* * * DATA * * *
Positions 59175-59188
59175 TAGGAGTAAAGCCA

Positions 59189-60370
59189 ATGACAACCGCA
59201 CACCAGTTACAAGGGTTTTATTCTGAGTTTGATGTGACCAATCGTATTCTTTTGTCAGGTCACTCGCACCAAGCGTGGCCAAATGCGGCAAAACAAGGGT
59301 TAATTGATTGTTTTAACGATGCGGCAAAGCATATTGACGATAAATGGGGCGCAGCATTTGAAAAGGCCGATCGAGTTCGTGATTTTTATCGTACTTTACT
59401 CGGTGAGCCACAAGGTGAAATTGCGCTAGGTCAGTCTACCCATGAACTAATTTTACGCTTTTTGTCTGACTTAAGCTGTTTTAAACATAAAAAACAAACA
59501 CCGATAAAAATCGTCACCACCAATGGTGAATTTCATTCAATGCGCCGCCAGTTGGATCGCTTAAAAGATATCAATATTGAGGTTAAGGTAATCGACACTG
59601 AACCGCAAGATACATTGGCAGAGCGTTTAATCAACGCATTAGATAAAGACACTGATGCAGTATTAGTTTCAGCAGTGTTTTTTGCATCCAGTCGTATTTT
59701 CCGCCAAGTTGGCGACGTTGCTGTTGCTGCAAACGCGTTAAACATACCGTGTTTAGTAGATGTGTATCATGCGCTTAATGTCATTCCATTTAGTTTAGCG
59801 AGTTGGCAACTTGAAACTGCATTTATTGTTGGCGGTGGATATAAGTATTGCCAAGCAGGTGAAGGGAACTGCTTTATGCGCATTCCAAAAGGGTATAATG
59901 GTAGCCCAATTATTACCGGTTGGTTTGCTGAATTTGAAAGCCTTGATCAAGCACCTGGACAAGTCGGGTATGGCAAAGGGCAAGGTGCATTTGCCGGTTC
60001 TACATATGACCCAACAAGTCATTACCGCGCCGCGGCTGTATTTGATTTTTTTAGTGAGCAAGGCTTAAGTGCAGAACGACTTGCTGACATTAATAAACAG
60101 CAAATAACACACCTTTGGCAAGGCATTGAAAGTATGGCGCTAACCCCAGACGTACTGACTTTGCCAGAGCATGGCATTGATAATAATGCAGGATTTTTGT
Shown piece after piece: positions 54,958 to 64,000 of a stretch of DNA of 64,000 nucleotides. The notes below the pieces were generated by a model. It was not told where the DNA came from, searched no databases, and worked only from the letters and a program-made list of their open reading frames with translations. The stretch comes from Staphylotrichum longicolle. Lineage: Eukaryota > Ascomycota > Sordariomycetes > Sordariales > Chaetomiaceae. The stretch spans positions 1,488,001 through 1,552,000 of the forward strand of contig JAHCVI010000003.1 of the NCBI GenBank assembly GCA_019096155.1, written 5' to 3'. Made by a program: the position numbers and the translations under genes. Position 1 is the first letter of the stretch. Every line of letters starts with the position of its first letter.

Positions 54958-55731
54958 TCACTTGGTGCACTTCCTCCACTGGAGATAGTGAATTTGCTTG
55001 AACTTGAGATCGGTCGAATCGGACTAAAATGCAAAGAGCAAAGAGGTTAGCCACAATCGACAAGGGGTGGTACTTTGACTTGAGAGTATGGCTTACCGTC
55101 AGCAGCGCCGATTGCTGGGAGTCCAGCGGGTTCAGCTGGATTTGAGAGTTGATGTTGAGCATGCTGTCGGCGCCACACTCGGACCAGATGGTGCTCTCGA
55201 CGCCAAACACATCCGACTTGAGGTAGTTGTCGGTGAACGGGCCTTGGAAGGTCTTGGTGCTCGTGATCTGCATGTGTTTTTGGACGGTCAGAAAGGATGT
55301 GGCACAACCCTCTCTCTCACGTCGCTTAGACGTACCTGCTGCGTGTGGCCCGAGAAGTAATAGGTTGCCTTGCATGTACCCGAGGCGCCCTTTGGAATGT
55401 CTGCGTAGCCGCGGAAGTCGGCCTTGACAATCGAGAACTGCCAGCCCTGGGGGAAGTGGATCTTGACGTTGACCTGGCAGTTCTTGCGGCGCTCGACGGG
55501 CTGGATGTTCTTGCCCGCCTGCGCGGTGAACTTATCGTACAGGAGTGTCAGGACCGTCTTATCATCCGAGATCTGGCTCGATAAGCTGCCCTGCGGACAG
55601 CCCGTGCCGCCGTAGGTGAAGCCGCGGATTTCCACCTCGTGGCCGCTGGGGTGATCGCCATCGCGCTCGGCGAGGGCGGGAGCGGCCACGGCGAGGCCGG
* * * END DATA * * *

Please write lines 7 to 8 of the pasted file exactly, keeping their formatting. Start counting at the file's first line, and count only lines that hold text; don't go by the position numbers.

59401 CGGTGAGCCACAAGGTGAAATTGCGCTAGGTCAGTCTACCCATGAACTAATTTTACGCTTTTTGTCTGACTTAAGCTGTTTTAAACATAAAAAACAAACA
59501 CCGATAAAAATCGTCACCACCAATGGTGAATTTCATTCAATGCGCCGCCAGTTGGATCGCTTAAAAGATATCAATATTGAGGTTAAGGTAATCGACACTG